Would i get a better sound from my dvd player or av reciver??

dogtown

Established Member
Hi all, I'm currently using a panny bdt500 and a onkyo tx nr 509 reciver. Does anyone know if I'd be better off having the DVD player decoding the sound?? I've read some great reviews on the btd500 sound capabilitys. Any info greatly appreciated.

Thanks
 

dante01

Distinguished Member
You effectively get the same audio regardless of whether the player or the receiver is given the task of decoding the formats. The only time a player's audio capabilities come into play is if using a player's onboard DAC and utputting the resulting audio via a player's analogue outputs. In such instances then it is a matter of whether the player or the receiver has the superior DAC. This is of little if any concern when dealing with entry level players, mainly because they do not incorporate enhanced DACs or higher quality analogue output stages. Your receiver lacks multichannel analogue inputs anyway so you'd not be able to take advantage of a player's multichannel analogue outs even if it had a superior DAC.
 

dogtown

Established Member
Thanks Dante, so what would be a good upgrade to take advantage of the dacs in the DVD player?? Also would I benefit from using the dual hdmi outputs if I had one going to the tv and one to the reciver??
 

dante01

Distinguished Member
Thanks Dante, so what would be a good upgrade to take advantage of the dacs in the DVD player?? Also would I benefit from using the dual hdmi outputs if I had one going to the tv and one to the reciver??

I'd suggest not bothering to try improve upon the audio via utilising the multichannel analogue outputs. I've a OPPO BDP93 that cost me £500 and I still prefer the results I get via using the player's HDMI output to the audio I got via the player's multichannel outputs. You also lose a lot of the bass management features of a receiver if you decode to use the multichannl inputs as opposed to HDMI. Spend your money on the receiver rather than the player.

There's no advantage to splitting the signal, both outputs are still reliant on the same video clock regardless of whether you are using one for just the audio and the other for the video or just the same output for both.

The receiver and the speakers will provide more noticable improvements in terms of audio than buying an expensive player.
 
Last edited:

dogtown

Established Member
Ok thanks, have you any recommendations?? I was looking at the onkyo 809's a while back. Funds are a little low ATM as I went into richer sounds for a hdmi cable and came out with a panasonic wt50! Lets just say the mrs wasn't impressed...
 

dante01

Distinguished Member
Ok thanks, have you any recommendations?? I was looking at the onkyo 809's a while back. Funds are a little low ATM as I went into richer sounds for a hdmi cable and came out with a panasonic wt50! Lets just say the mrs wasn't impressed...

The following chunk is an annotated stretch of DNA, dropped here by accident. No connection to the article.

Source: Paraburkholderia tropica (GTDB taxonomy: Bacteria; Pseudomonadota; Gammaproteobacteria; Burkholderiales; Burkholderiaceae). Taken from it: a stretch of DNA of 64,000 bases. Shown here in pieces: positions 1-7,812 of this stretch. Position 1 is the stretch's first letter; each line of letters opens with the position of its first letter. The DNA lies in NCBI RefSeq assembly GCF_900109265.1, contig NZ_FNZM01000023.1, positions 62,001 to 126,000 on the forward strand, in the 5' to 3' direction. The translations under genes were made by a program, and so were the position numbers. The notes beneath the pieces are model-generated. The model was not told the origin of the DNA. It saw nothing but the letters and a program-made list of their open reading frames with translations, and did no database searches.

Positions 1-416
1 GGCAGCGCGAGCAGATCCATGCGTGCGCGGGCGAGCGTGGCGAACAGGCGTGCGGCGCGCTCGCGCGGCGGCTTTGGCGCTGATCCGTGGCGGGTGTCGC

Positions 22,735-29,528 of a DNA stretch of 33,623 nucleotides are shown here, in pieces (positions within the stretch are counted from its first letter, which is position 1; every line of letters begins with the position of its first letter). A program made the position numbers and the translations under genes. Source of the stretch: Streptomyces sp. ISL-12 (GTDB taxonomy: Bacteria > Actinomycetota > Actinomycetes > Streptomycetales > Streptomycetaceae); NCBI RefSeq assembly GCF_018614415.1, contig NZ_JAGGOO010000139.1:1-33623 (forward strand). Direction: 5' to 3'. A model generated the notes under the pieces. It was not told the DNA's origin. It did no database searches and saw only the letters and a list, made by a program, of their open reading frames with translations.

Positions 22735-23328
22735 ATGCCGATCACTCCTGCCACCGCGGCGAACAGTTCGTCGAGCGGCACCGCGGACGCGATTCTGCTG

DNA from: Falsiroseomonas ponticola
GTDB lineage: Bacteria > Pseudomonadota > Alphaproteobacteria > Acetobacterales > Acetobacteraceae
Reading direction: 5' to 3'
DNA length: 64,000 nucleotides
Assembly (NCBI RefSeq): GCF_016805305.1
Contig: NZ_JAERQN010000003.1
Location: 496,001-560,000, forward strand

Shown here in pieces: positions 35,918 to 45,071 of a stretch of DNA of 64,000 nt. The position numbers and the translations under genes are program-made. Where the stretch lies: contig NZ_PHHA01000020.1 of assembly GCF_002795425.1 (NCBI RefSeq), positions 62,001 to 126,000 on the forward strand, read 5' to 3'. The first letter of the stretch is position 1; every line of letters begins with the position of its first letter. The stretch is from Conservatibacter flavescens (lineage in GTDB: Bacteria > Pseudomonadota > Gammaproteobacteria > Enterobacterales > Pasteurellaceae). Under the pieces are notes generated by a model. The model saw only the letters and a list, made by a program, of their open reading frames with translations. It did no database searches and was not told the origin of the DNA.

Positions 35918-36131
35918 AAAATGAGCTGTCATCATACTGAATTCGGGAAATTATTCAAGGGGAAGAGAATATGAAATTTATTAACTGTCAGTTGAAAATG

What kind of a budget do you have and what speakers are you currently using?
 

dogtown

Established Member
The budget is wide open aslong as the price is right ha. Speakers are kef iq60 centre, 2 iq70's for fronts and 2 iq10's in the rear.
 

dante01

Distinguished Member
I think the speakers are adequate enough to survive a receiver upgrade although the iQ70 speakers can lack clarity and dynamics. If you wanted to stay with Onkyo then I'd suggest the TXNR818 and I don't really rate any current Onkyo model below this. If you wanted to look elsewhere then the current Denon models are good value for money and you can pick up an AVR2313 for well under £500 or even an AVR3313 for about £600. The Yamaha RXV673 is also another option, but not that much of a step up from where you are now and the Yamaha is expensive when compared to the Denon options. The issue to watch for is in relation to the speakers and their lack of clarity. The Yamaha and Denon receivers are better partnered with speakers that are clinical in nature and the KEFs may be a little too laid back if used with such a receiver?
 
Last edited:

dogtown

Established Member
Many thanks Dante, although network capabilitys don't really appeal to me so may there be other models at a lesser price ??
 

dante01

Distinguished Member
Many thanks Dante, although network capabilitys don't really appeal to me so may there be other models at a lesser price ??

Your aren't paying extra for networking. The additional cost is in relation to better components. You may as well stick with what you already have rather than buying anything cheaper than what has been suggested. If you want improvements in audio quality then you have to spend more and buy a higher grade receiver than the receiver you already have.

I did ask you what kind of a budget you were thinking of and you did reply:

The budget is wide open aslong as the price is right


What kind of a price is the right kind of price?


Any current model you purchase lacking networking will be a lesser model than the receiver you already have.
 
Last edited:

dogtown

Established Member
Yes I see that point, I was just wondering if the recovers you'd mentioned come without the network capabilitys at a lower price :)
 

dante01

Distinguished Member
Yes I see that point, I was just wondering if the recovers you'd mentioned come without the network capabilitys at a lower price :)

Nope, it is almost thrown in by way of a token gesture these days and all but the entry level models include it.
 
Last edited:

The latest video from AVForums

Spielberg, Shyamalan, Aronofsky, Chazelle, Eddie Murphy and Mel Gibson - all the latest movies
Subscribe to our YouTube channel

Full fat HDMI teeshirts

Support AVForums with Patreon

Top Bottom